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WE Club’s Awareness Walk sheds light on student inequality

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WE Club’s Awareness Walk sheds light on student inequality

Students gather in quad to participate in WE clubs questionnaire.
Credit: Muriel Rowley / The Foothill Dragon Press

Students gather in quad to participate in WE clubs questionnaire. Credit: Muriel Rowley / The Foothill Dragon Press

Students gather in quad to participate in WE clubs questionnaire. Credit: Muriel Rowley / The Foothill Dragon Press

Students gather in quad to participate in WE clubs questionnaire. Credit: Muriel Rowley / The Foothill Dragon Press

Jill Vallance

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Has one of your parents not obtained a secondary education? Have you never had to worry about sexual assault? Have you ever been bullied about something you can’t change? These were some of the questions asked by members of Foothill’s WE Club as part of their first “awareness walk.” Per the mission of the event, students were able to share their own stories, show that inequality is present on campus and spark empathy for one another within the student body.

Students listen intently to what WE club has to say. Credit: Muriel Rowley / The Foothill Dragon Press

Students listen intently to what WE club has to say. Credit: Muriel Rowley / The Foothill Dragon Press

The event started with 40 students all in one line who were asked questions about experiences they may have had. In response to these questions, the participants would either take one step forward if the experience was to their benefit or one step backward if the experience weakened their privilege.

According to Shealyn Massey ‘19, Vanessa Luna ‘19, Yoanna Soliman ‘19 and Trinity Dubrow ‘19, all officers of WE Club, this activity was originally about gender equality but soon turned into much more.

Leaders of WE Club Shealyn Massey ‘19 and Yoanna Soliman ‘19 stand on the stage and ask various questions to students that bring awareness to inequality. Credit: Muriel Rowley / The Foothill Dragon Press

Leaders of WE Club Shealyn Massey ‘19 and Yoanna Soliman ‘19 stand on the stage and ask various questions to students that bring awareness to inequality. Credit: Muriel Rowley / The Foothill Dragon Press

“We wanted to show Foothill that there was still gender inequality, but then it kind of turned into privilege for different sexualities [and] races,” Massey explained. “People are still not as far ahead as they should be in our school community.”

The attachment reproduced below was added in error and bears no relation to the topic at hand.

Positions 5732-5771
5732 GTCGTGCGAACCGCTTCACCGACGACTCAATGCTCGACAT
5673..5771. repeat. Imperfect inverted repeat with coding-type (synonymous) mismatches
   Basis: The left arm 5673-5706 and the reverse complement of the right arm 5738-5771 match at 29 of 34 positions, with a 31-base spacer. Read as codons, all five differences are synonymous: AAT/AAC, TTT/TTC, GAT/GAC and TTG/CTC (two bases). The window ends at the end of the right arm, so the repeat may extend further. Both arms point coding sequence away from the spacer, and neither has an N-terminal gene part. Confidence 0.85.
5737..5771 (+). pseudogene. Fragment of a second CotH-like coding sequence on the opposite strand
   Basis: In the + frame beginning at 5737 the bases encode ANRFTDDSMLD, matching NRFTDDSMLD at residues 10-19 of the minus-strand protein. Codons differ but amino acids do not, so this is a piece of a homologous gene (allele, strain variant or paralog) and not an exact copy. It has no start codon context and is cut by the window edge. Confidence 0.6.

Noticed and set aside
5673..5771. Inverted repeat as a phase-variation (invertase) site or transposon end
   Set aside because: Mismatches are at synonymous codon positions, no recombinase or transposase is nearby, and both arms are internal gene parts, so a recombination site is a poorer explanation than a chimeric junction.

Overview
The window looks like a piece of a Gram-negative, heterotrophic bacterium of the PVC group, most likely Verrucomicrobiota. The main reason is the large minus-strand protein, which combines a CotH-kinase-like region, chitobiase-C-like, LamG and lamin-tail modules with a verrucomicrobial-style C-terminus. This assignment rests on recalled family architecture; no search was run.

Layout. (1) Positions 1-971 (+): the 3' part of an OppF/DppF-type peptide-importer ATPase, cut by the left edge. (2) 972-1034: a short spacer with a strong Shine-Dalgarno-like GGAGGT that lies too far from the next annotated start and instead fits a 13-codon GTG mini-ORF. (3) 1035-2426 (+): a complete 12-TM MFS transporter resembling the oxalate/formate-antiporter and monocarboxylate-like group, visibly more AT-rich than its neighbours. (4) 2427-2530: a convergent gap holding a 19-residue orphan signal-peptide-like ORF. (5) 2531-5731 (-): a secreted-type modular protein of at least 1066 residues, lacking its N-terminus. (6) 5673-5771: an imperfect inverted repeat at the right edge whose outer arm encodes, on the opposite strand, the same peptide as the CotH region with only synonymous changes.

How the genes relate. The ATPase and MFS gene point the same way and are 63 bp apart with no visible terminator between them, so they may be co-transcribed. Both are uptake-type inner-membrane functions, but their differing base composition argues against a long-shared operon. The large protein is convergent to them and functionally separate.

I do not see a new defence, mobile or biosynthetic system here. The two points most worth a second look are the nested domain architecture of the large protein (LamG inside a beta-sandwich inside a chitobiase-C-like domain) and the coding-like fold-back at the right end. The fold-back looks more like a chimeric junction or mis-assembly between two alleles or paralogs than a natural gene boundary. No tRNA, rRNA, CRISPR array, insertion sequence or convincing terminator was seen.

At the end of this activity, some students found themselves behind the starting line, while others were looking for additional space because there was no more room for them to move forward.

Soliman, who asked all of the questions, ended the exercise with students reflecting on their place in comparison to others, urging the message that “everyone has their own story.”

“This probably opened up many people to this situation where a lot of people didn’t realize this was happening in their own school,” Luna commented when reflecting on the activity. “People realized ‘oh一 bad things happen to my friends.’”

Jackson Vizzo ‘21 shares his personal view on the activity and how it effected him. Credit: Muriel Rowley / The Foothill Dragon Press

Jackson Vizzo ‘21 shares his personal view on the activity and how it effected him.
Credit: Muriel Rowley / The Foothill Dragon Press

When given the opportunity to voice their own reactions to their final placement and their own stories, three students took the offer.

Jackson Vizzo ‘21 was shocked at where he ended up in line.

“I thought I was going to be [farther up] since most of my life I have had a pretty good life, but since some of the questions you asked were about bullying一I didn’t expect this,” Vizzo said.

Madison Morris ‘22 said that she “ended up being in the very back because most of the questions […] asked were about sexuality. I had to step back many times.”

Joe Shoemaker ‘21 shares his thoughts on the activity. Credit: Muriel Rowley / The Foothill Dragon Press

Joe Shoemaker ‘21 shares his thoughts on the activity. Credit: Muriel Rowley / The Foothill Dragon Press

“I don’t think white people should have as much privilege as they do,” Joe Shumaker ‘21 stated.

Tristen Arana ‘21 said the activity “reflected on how much we don’t know the student body.”

“There [is] a substantial amount of people here that aren’t privileged. Even though it’s a really good school, there are still people who are underprivileged,” he said.

“This teaches us that you can’t assume anything about anyone,” Soliman concluded. “Without getting to know them, you don’t know their story.”

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Jill Vallance, Reporter

I like news writing and living my best life.

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WE Club’s Awareness Walk sheds light on student inequality